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The Widow's Plight

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"The Widow's Plight" is an original work of fiction written by Sunday Omolu that tells for the first time about the oppression of windows in Africa.

For many years, widows have been oppressed with no one rising up for them. When and how will this oppression ever come to an end? Omolu writes genuinely with deep words.

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CHAPTER 1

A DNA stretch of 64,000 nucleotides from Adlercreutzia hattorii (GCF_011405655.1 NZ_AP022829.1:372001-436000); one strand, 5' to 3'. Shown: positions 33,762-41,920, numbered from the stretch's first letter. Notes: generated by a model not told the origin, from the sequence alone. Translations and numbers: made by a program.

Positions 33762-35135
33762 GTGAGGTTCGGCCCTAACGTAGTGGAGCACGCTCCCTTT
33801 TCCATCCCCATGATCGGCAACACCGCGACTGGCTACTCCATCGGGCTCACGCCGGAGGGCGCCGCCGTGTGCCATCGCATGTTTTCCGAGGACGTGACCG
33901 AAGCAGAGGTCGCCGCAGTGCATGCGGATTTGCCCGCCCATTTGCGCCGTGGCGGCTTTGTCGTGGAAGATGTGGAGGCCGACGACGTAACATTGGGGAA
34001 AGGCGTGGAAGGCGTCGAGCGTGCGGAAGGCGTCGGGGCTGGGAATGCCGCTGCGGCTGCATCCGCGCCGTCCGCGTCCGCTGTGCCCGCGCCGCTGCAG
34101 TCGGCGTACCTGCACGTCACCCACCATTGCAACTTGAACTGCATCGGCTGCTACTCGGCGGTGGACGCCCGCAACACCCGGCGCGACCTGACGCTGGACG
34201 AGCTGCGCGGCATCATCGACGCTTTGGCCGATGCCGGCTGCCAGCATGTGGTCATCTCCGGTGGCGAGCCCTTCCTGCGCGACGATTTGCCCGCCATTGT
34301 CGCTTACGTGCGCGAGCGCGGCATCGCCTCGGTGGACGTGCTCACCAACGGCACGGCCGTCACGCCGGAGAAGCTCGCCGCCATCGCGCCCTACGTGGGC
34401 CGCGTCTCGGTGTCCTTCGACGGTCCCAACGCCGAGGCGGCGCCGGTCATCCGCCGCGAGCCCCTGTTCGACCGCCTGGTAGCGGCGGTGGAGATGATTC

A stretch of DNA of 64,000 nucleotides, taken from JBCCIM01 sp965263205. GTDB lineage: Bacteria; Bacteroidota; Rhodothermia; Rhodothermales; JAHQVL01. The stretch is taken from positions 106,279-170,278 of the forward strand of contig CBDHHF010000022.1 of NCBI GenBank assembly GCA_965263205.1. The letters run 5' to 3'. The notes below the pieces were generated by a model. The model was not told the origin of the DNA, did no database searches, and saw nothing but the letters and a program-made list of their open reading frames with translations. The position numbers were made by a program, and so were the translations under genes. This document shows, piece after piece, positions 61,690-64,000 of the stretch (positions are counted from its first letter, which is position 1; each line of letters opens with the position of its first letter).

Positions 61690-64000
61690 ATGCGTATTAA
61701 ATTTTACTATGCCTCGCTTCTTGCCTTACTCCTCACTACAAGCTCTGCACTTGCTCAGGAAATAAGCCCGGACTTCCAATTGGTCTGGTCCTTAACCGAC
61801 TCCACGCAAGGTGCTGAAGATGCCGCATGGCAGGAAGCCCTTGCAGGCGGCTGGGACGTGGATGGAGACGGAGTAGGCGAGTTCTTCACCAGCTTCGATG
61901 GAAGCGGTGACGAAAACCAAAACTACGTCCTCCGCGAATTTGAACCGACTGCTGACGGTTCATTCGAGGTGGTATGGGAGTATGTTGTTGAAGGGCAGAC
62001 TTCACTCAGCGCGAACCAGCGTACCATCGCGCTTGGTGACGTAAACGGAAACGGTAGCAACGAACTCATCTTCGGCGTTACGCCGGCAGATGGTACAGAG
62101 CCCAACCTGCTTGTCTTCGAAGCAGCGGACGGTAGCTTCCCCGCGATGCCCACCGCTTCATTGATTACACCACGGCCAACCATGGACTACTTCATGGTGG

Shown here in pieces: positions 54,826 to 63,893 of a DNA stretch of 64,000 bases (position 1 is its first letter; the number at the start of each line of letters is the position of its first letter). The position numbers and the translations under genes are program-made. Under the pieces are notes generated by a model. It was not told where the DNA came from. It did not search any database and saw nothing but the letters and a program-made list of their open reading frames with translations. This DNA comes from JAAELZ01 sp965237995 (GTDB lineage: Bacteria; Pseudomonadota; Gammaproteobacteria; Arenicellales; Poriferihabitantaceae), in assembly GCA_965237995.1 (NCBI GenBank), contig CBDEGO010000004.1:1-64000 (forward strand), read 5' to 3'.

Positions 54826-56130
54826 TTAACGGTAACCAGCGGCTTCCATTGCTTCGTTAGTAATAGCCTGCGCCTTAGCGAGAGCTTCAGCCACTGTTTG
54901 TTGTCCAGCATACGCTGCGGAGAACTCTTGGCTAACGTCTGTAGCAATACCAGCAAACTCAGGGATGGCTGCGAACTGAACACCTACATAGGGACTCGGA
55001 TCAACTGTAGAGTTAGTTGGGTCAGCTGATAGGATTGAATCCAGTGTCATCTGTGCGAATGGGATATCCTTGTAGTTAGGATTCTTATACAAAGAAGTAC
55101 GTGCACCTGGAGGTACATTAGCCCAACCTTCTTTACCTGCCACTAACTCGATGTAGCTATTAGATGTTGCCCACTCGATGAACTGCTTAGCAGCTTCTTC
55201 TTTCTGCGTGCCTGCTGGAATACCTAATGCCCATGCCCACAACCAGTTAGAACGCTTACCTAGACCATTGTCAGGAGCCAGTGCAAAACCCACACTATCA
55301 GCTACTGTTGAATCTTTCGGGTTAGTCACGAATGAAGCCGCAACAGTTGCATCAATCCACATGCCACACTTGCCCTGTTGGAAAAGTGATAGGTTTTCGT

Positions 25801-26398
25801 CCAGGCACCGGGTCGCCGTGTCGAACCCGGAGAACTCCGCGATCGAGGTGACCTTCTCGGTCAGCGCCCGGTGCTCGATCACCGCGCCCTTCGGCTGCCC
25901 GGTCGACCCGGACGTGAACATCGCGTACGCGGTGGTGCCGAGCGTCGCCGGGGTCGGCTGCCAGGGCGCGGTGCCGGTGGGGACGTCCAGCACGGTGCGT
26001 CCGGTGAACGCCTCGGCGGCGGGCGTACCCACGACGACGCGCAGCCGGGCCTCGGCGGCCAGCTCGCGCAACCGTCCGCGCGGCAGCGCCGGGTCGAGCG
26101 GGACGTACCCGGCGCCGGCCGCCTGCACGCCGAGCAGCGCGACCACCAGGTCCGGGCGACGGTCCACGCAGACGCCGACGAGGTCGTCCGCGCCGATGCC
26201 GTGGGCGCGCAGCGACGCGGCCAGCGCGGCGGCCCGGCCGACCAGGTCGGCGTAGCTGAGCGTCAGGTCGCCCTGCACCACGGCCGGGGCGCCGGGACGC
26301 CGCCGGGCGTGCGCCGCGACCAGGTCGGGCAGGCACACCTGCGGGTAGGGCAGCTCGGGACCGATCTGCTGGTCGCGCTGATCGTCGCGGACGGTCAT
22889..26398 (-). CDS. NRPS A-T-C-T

CHAPTER 1 If you make a better mouse trap than your neighbor, to paraphrase Ralph Waldo Emerson, the world will make a beaten path to your abode.’ This was the case with Paul, a Lagos based civil engineer who later became a very prosperous Building Contractor. Because he was an iconic Building Contractor with a knack for completing jobs on schedule, his services were always sought for by all and sundry. A firm believer in corporate social investment, Paul ensured that indigent children that were of school age were given every opportunity to be in schools. Arthur Williams has said it very well that, ‘if you believe in serving, serve; if you believe in giving, give. For you and I are exquisite violins and our music is meant to be heard.’ Paul’s music was heard, and distinctly too. There was a case of a child that complained to him that things were so bad with his parents that he uses a twenty-leaf exercise book for four subjects. Paul was incensed by the plight of this child and immediately liaised with an exercise book publishing company to make available five thousand exercise books for the primary school children in the village. This gesture was resoundingly appreciated. Moved by this earth-shaking community service, the king of the village, HRM Oke-Ife Ochiligwe II bestowed a chieftaincy title on him as THE INIMITABLE TRAIL BLAZER. Paul was not a religious bigot. He identified with every one regardless of their religious beliefs. And so during religious festivities, be it Muslim or Christian, he organized parties for both the physically challenged and able-bodied children, orphans and the aged. He instilled a sense of belonging in the vulnerable. He was a bridge builder per excellence. He provided shoulder for the needy in his community to lean on. A firm believer in gender equality, Paul was a consummate supporter of organizations fighting for women emancipation and girl-child education. There is the saying that it is only the animal that climbs the tree with its teeth that knows the bitter from the sweet bark or stem. Paul lost his parents at the early age of six and so grew up under very difficult conditions. As a result, he knew how expensive it is to be poor, as the saying goes. But by sheer dint of hard work, Paul became ‘insanely’ wealthy. And what is more, he remained as level headed as ever and distributed his wealth equitably. In one of his celebrated works ‘why ask why,’ John Mason said – one of the most exciting decisions you can make is to be on the lookout for opportunities to invest in others. Paul lived this noble value. Paradoxically tragedy struck when his company, Paul Construction Company Ltd. was awarded a contract for the reconstruction of some blocks of classrooms destroyed by the rampaging terrorists in parts of the north. The project, unfortunately, was in the epicenter of the war ravaged area. Paul was in a dilemma on whether to accept the contract or not. And so he sought the advice of his colleagues. They all advised him to accept the contract. Later, he had a meeting with two of his very close friends, Felix and Anthony, where he tabled the matter of the contract he was awarded in the northern part of Nigeria. Anthony wanted to know the town in the north where the contract was. Paul told him it was Maiduguri. ‘In one word, No’ Anthony responded tersely. Anthony said that any trip to that part of the country amounted to walking into a burning bush. They all laughed at this analogy. Felix advised that Paul should accept the contract since the government has assured of adequate security at the contract site. Felix in his contribution to the conversation said that the plight of the children in the war-stricken part of the north is worrisome with the army of al majiris all over the place. ‘Do you know that according to UNICEF, over ten million Nigerian children are out of school and the bulk of this number are from the northern part of the country? The insurgents over there have exacerbated an already bad situation. More children are forced out of school following the destruction of their classrooms. These children will in turn swell the army of al majiris roaming the streets and begging for alms. And what is more, this could take a worse dimension if and when these children, the traditional al majiris, are recruited by the vicious insurgents into their fold and get them armed. What is happening in Syria will be a child’s play. That is the saddest part of it all’. As far as Paul was concerned the contribution Felix made was apt. ‘Felix, you are spot on. As a father, I feel diminished when I read about children who are out of school. ‘A more resonating description of this is ‘children who do not have any future.’ The only impelling factor why I am having a soft spot for the contract is the future of the children over there. Felix added that Paul should however be vigilant while going there and if there is the slightest sign of insecurity, he should leave the vicinity. ‘After all, self-preservation is the very first law of nature,’ Felix added. But, Anthony did not back down on his opposition to the trip to the northern part of the country by Paul. His fear is that the insurgents are against education and Paul was going to the north to reconstruct the very symbol of what they hate and which is school. Paul was of the view that since government has assured of adequate security, he is inclined to accept the contract in order not to enter the bad books of members of the Committee charged with the rehabilitation of schools in the war-torn region. Anthony cautioned that, it is he who is alive that executes contracts. This threw every one into laughter. Anthony’s fear was justified as Paul went missing and presumed killed during the trip. Controversy trailed Paul’s death. One version of the news had it that he died in an ambush laid by the insurgents. While another version said that Paul died when the insurgents raided the hotel where he lodged during the visit. The saddest part of the tragedy was that his corpse was not found. When the news of the debacle that has befallen Paul reached his village of Oyiboma everyone was in shock. The question on the lips of all was; ‘why do bad things happen to good people?’ Nancy, his wife, was overwhelmed with grief. She was in an agony beyond human endurance. In a rare feat of courage (that borders on desperation), Nancy decided to go in search of her husband. She was familiar with the terrain as she had on two previous occasions visited there with her husband. And above all, she was fluent in the local language and had no problem blending. After about two weeks of fruitless search for clue on what has become of Paul, Nancy returned to the city of Lagos more desolate. Members of the security forces that assisted in the search advised Paul’s kinsmen during an informal meeting they all had not to lose hope as they are not ruling out the possibility that Paul could be alive. As far as the pessimistic kinsmen of Paul were concerned, it is sheer wishful thinking to nurse the idea that Paul was still alive and even foolhardy to contemplate that the remains of Paul would ever be found. The hawks among Paul’s kinsmen were of the view that once they are back to the village, Nancy should be summoned to the village to set about the mourning rites of her late husband after which a new husband from the kinsmen will be assigned to her. There were some of Paul’s kinsmen who held the view that Nancy did not show enough grief over the death of Paul. They alleged that with the stupendous wealth Paul has left behind, Nancy, could even be in celebration mood secretly instead of mourning. ‘We have not heard the last of that woman called Nancy and the type of marriage she had with Paul’, Verdu, Paul’s uncle said ‘ ‘I invited Paul home sometime ago when I learnt that he had so many contracts to execute in the war-torn north-east to come and get fortified against the effects of gun and matchet. Initially, he agreed and we fixed a date. ‘The next thing I heard from Paul was that he is no longer interested because he was a born-again Christian. It was clear as a moonlit sky, that it was this wife of his that misled him. . Nancy had ulterior motives over Paul. She systemically planned the tragedy that befell Paul. Army Generals come to our village to get those charms that make nonsense of guns and matchets which Paul treated with disdain. Paul had no mind of his own. No willpower and does only whatever Nancy asks him to do. ‘When he visited home sometime during our bloody land feud with the people of Utah, he narrowly escaped death because the anti-dote against gun every adult of Oyiboma ties round their waists meant nothing to Paul. I took him up on this when I got the news of his narrow escape from death in spite of the insurance the charms ought to have provided him. It was then he told me that he did not tie the charms on his waste for once. He did not believe in our traditional practices because of a very terrible and domineering woman that he had as wife. Not even the ring for diffusing poisons in foods that was prepared for him was ever found on his finger. The wife also barred him from wearing it. Nancy, in the mode of an evil genius made Paul vulnerable to all kinds of danger. See where the influence of an overbearing woman has landed us. All told, this death would have been avoidable had Paul for once ignored Nancy’s advice’. These were all unsubstantiated and very vague statements. And ridiculously too, as far as they were concerned, Nancy did not shed enough tears, over her late husband or even if she did, they were crocodile tears. ‘How many days did she cry and deny herself food to demonstrate that she had no hand in the death of her husband? There was no praise-singing of the heroic exploits of her late husband when he was alive as customs demand. Rather, she went to the very place where the husband was killed. What did she go there for? Is that what a normal housewife will do in that circumstance? No. She went to ensure that there were no loopholes that could give credence to what actually happened to our son, Paul. And yet someone tells me that Nancy really feels the pain of the death of Paul’, another hardliner interjected. ‘A woman that was really pained after that colossal loss, should have evidence of bereavement written all about her. But Nancy was nowhere near that. Or what can be more traumatic than the death of a loving and caring husband?’ another speaker asked. These were the trumped up charges they brought against Nancy to justify their hatred for her. Give a dog a bad name in order to hang it. It was on this ground the kinsmen reached a consensus that Nancy must be made to face the music. ‘She must be made to carry out all the facets of the mourning rites no matter how dehumanizing. No stage of the mourning requirements should be waived.’ One of them said that he had it on good authority that Nancy was a real thorn in the flesh of the late Paul. ‘Indeed, one of our sons living in the city with them said that Paul was not on speaking terms with his wife before he went on that ill-fated trip. ‘That means he went on that trip in spite of the obvious risk because her Jezebel of a wife had made the home uninhabitable for him,’ another person added. ‘Nancy could have used her witchcraft to make Paul lose his sense of reasoning. Otherwise, how can any sane man from down south in Nigeria accept a contract in the hotbed of the insurgency which is Maiduguri?’ It was in the midst of this controversy that Nancy visited the village of Oyiboma, her late husband’’s village. Nancy was not received with empathy at all. The belief that she had a hand in Paul’s death was already wafting strongly in the air. As the search for Paul or his remains met a brick wall, a meeting of Paul's kinsmen was summoned at the village. The main aim of the meeting was to take a decision on how Nancy could go about the extensive mourning rituals for her late husband. At the meeting in the palace of the king of Oyiboma, the spokesman of the community, Chief Udu greeted the king and members of Oyiboma and told them the reason why the king summoned the meeting. ‘It is to resolve which of their sons will be assigned to Nancy as her new husband.’ The spokesman had hardly finished his opening address when Akuje, an iconoclast, requested to be recognized to contribute to the topic the spokesman has just mentioned. He was allowed to speak. Unknown to the gathering, Akuje was opposed to what he described as a hasty decision. He asked if any of them was in hurry to marry off Nancy. We are talking about Paul. We are talking about our role model. We are talking about the greatest unifier of our people. As far as I am concerned, we have not done enough to confirm whether he is dead or not. I am sounding this note of warning in very good faith. ‘Our gods will not forgive us if we mourn the living. I believe that our son has just been abducted and could be released later’. ‘There is nothing wrong with mourning the living. It is merely an omen that the ‘presumed dead’ will enjoy longevity’ Chief Okpor, a renowned medicine man and the community’s assistant spokesman said. ‘And in any case when the insurgents kill their victims they do not go away with their corpses. Now that the corpse of our son has not been found, is it out of place to hope that he is still alive?’ Akuje asked. Let us exercise restraint. We have not found his corpse and here we are concluding arrangements for inheriting his wife. Let us demonstrate maturity in resolving this matter’. This suggestion met with stiff opposition. Another speaker took on Akuje and accused him of acting at variance with tradition. ‘You are not a baby. Akuje, you are aware of our culture and you know the implications if a widow does not strictly follow the rituals of mourning her late husband within the stipulated time frame. It is not negotiable. Paul left a very young wife behind who has two girls for us’. The argument was getting very hot and almost spiraling into a mob action, with majority of the kinsmen against Akuje. Indeed, a Tower of Babel or what could be rightly described as a Portuguese parliament with everyone speaking at the same time. Those against the views expressed by Akuje, and they in the majority, wanted to beat the daylight out of Akuje for raising his voice against the stance of the kinsmen. The kinsmen have firmly resolved that Nancy must not be given any breathing space. Akuje cannot break ranks and get away with it. One of the Chiefs tried to whip Akuje with his leather fan. Tension was in the air. The traditional ruler at a stage threatened to walk out of the gathering. If they did not stop the bickering and show restraint. The spokesman of the community, Chief Udu, intervened. First, he apologized to the traditional ruler for the heated arguments and then turned to the audience. He said that the disagreements they are having do not do any honour to the cherished memory of Paul. “Indeed, Paul wherever he is now will be most upset with us. We have to move in line with our customs and conclude all the necessary activities and assign a husband to Nancy under a peaceful atmosphere. ‘As we proceed with the dictates of customs and traditions on this matter, our deep sense of loss over the passing on to the great beyond of this giant of ours, is not diminished. While it is good to be optimistic, that he could have been merely abducted and so could be alive, we have no choice than to proceed with the norms of our society in a situation like this. ‘The insurgents that our son has fallen prey to, do not have compunction at all. That is why they are called not just terrorists but beasts. Let us have an open mind. Our joy is that he has left his name in the sands of time by the lives he touched. ‘All said and done, no one is going to live forever. However, the only sore point is that Paul did not have a son. If Paul had a son before his demise, probably we would not have been here arguing who to re-marry his wife. And that is why we are going to ensure that a man that is really procreative as far as male children are concerned, is assigned to marry Nancy. Yes, the church goers amongst us will argue that giving birth to male children is in the hands of God. I will advise them to keep such ideas to themselves. Here in our community, we know the lineages that give birth to male children ‘effortlessly’. ‘This should not escape our attention when assigning a husband to Nancy.’ Someone in the gathering, on a lighter note interrupted the spokesman. “You are the best known example of those prone to blessing our community with male children. So let us search no further and settle with our Chief Udu’. There was a thunderous applause. Udu himself was all smiles. This is true because Udu, has nine male children. Indeed, rumour has it that he also has three male children out of wedlock. This eminently qualified Chief Udu for this assignment of getting male children for Oyiboma community with Nancy. Chief Okpor, the deputy spokesman and medicine man whispered to someone that Chief Udu was too old to marry Nancy.